Several key conditions that led to the absence of warfare in space during the Cold War still apply today. The possibility of uncontrolled escalation, the vulnerability of satellites, and the means to damage them haven’t gone away. If anything, satellite vulnerability and damage potential are greater now than during the Cold War. In addition, there is another factor that could help restrain reckless activities in space: a mutual dependence on international trade and finance between the United States and China that was absent between the United States and the Soviet Union. Plus, as China’s military dependency on space grows, its vulnerabilities in this domain will also grow.
These factors could result in the avoidance of a space war with China — but the United States can’t rely on them. If we can’t take responsible Chinese behavior in space for granted, how might we influence Beijing’s national calculus?
Greater resiliency in space assets can help deter some types of interference, but nothing can protect satellites from a determined, capable attacker willing to suffer the consequences. We can spend money to try to make satellites less vulnerable to some kinds of disruption. But other methods of protection will not be cost-effective, practical or successful.
We can add to dissuasion through disaggregation. Because satellites will remain vulnerable and targetable, it makes more sense to have a greater number of satellites providing repetitive coverage than to rely on a small number of extraordinarily expensive satellites. Deterrence of attack is increased by complicating the plans of the attacker.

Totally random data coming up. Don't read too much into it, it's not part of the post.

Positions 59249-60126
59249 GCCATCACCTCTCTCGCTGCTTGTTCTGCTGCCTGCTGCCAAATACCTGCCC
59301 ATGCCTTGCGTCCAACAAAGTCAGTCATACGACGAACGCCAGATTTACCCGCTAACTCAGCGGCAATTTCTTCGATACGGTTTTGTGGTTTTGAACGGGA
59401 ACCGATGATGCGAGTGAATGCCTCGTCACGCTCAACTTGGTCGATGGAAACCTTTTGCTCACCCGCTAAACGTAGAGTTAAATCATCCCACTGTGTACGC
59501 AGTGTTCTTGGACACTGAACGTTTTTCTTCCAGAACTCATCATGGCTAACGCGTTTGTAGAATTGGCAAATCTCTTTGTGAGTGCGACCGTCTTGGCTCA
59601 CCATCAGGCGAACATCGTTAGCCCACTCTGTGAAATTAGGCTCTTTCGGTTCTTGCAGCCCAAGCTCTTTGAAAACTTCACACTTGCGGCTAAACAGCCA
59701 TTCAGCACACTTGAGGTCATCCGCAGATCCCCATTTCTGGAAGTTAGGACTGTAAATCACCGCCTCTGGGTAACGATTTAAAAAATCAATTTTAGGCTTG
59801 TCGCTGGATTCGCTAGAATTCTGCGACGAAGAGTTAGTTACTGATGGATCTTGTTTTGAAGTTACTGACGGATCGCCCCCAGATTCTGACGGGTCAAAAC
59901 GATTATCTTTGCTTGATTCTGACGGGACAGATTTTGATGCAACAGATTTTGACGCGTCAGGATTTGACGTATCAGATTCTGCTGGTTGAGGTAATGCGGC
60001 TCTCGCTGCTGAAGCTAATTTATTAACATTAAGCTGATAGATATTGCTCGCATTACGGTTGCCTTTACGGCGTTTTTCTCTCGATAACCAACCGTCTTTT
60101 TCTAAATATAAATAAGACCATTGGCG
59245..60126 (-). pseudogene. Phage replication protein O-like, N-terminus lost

Deterrence also rests on knowing the state of play, receiving timely warning of troubling developments, interpreting intelligence and warning signs correctly, and taking appropriate measures to avoid being greatly disadvantaged. In other words, deterrence rests on space situational awareness (SSA). If funding and capabilities for SSA are declining, then the basis for deterring hostile acts and responding to them appropriately could also decline — even when other elements of a multi-layered strategy are in place. Deterrence of hostile acts in space, as with nuclear deterrence, also rests on secure retaliatory capabilities sufficient to deny advantages to an attacker, as well as effective command and control mechanisms.